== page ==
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Here are the latest video reports from Jackson Hole, Wyo., where Federal Reserve Chairman Ben Bernanke said that the central bank is prepared to act "as needed" to help provide liquidity to the financial system but won't bail out investors who made bad decisions.
On Friday, Federal Reserve Chairman Ben Bernanke will address the annual monetary conference held in Jackson Hole, Wyo. Amid the U.S. subprime mortgage mess, tightening global credit and a volatile market, everyone is waiting on what Bernanke will say -- and do.
Economic data released Friday showed inflation under control in July while U.S. factories were busier than forecast, portraying a resilient economy in little need of an interest rate cut.
President Bush outlined reforms to help struggling subprime mortgage borrowers. This is the president's first formal response to the subprime housing crisis since the problem began snowballing this past February.
Core U.S. consumer prices rose by a less-than-expected 0.1 percent in July, showing stable prices that held the year-on-year rate of nonfood, nonenergy inflation to 1.9 percent for the second month in a row, the Commerce Department said Friday.
Inflation numbers are good for those who want a rate cut. The PCE deflator shows moderating inflation. U.S. futures--as well as European bourses--are also rallying because of President Bush's proposal to help homeowners who cannot pay their mortgages.
Euro zone inflation was stable at the European Central Bank's target for the 12th straight month in August but consumer expectations of inflation jumped and economic sentiment weakened more than expected, data showed.
Japan's jobless rate hit a 9-1/2-year low in July, but consumption remained soft and core consumer prices marked a sixth straight month of declines. Industrial production also fell in the month, but that was largely due to an earthquake on July 16, and output is forecast to jump in August.
Federal Reserve Chairman Ben Bernanke is poised to make what may be his most important speech to date on Friday, when he addresses the annual monetary policy symposium at Jackson Hole, Wyo. CNBC's senior economics reporter Steve Liesman is stationed at Jackson Hole, offering the latest developments as they happen.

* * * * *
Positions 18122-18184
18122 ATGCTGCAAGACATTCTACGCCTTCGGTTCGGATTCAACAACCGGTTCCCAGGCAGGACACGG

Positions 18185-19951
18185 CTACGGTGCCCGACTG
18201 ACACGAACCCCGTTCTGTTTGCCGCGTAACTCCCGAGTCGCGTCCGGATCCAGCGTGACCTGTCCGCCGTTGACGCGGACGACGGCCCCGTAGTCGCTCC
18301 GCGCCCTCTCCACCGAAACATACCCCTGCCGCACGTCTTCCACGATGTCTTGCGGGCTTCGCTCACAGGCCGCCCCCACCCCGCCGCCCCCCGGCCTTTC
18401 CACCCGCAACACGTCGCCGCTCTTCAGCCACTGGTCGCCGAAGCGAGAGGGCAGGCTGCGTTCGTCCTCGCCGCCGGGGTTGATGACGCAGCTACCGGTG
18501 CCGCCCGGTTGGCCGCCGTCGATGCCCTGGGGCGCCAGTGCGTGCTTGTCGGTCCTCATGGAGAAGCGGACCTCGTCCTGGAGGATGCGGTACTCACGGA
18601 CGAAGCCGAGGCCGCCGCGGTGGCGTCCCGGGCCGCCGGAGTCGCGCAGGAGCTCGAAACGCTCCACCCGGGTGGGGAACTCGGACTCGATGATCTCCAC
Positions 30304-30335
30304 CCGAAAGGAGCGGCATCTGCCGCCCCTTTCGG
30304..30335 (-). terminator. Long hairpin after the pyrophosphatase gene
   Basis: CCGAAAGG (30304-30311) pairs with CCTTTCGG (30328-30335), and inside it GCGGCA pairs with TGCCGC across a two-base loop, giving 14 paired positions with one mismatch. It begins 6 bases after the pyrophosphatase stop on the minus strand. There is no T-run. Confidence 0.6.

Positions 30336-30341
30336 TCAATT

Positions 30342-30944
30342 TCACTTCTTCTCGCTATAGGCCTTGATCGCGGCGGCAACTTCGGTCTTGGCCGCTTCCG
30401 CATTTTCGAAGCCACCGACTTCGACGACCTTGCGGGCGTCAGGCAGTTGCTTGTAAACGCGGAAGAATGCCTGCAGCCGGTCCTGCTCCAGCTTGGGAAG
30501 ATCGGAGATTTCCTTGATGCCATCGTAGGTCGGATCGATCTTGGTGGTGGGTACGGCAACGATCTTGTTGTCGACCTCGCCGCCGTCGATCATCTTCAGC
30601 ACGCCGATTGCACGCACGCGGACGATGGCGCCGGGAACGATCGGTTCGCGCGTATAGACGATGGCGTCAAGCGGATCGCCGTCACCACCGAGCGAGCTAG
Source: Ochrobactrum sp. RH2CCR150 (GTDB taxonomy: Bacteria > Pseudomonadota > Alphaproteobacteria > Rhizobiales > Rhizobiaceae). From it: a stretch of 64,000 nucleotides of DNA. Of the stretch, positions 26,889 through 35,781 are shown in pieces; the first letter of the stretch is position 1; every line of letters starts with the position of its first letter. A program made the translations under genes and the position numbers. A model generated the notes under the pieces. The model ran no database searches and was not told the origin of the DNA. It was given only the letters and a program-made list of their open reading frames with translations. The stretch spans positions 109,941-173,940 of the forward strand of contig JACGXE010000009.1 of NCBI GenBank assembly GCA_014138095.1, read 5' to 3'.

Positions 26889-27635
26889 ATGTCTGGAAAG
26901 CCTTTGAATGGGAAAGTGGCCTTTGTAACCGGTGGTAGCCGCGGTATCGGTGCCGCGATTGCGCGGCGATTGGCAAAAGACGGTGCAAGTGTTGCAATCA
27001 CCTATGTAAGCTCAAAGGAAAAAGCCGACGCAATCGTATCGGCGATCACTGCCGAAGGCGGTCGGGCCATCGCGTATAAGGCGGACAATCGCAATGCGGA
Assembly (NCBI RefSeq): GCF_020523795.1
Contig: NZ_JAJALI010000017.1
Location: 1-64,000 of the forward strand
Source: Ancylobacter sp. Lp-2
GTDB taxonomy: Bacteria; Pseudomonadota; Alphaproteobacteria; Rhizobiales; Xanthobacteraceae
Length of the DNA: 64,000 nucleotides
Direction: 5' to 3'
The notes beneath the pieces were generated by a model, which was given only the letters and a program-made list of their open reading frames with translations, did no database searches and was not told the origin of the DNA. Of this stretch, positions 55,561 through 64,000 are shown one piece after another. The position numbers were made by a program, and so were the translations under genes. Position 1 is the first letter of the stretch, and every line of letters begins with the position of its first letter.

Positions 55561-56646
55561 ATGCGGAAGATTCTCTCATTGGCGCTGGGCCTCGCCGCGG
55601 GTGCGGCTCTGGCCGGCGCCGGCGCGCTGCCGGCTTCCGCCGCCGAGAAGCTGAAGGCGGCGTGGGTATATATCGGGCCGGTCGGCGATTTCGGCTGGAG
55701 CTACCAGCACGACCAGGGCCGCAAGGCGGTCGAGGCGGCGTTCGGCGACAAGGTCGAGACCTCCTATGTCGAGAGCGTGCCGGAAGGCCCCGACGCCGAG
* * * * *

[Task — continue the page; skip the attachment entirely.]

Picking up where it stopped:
Federal Reserve Chairman Ben Bernanke is under intense pressure to signal a rate cut when he takes center stage Friday at a gathering of central bankers in Jackson Hole, Wyoming.
Strong business investment and higher exports drove the U.S. economy ahead at a robust 4 percent annual rate in the second quarter before turmoil in credit markets struck that is expected to brake growth ahead.
The U.S. Federal Reserve is not rushing to cut benchmark interest rates because it wants to break investors of the view that the central bank is there to bail them out, an article in the Wall Street Journal said on Thursday.
CEOs, politicians and economists are bringing up the "R" word these days. And nearly all of them have a simple solution: the Fed should cut interest rates--and soon.
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Fed policymakers in early August acknowledged they might have to ease a growing credit crunch but hoped for "more normal market conditions" without intervention.
If you think the decline in home prices is bad now, just wait. Two reports out his week show the once high-flying housing market is quicky losing altitude and that prices are likely to head still lower.
U.S. consumer confidence deteriorated in August to its lowest in a year on concerns about a softening labor market and market turmoil stemming from the subprime mortgage crisis, a business research group said on Tuesday.
German business confidence slipped again in August for the third month in a row amid volatility on global financial markets, a closely watched survey showed Tuesday, but the decline was smaller than expected.
Economic confidence among U.S. small business owners fell in August as a slowing housing market soured sentiment, and 41 percent said they had recent cash flow troubles, according to a survey released Monday.
The risk of massive defaults on subprime mortgages and heavy debts now poses a bigger threat to U.S. economic prosperity than terrorism, a panel of U.S. business economists said on Monday.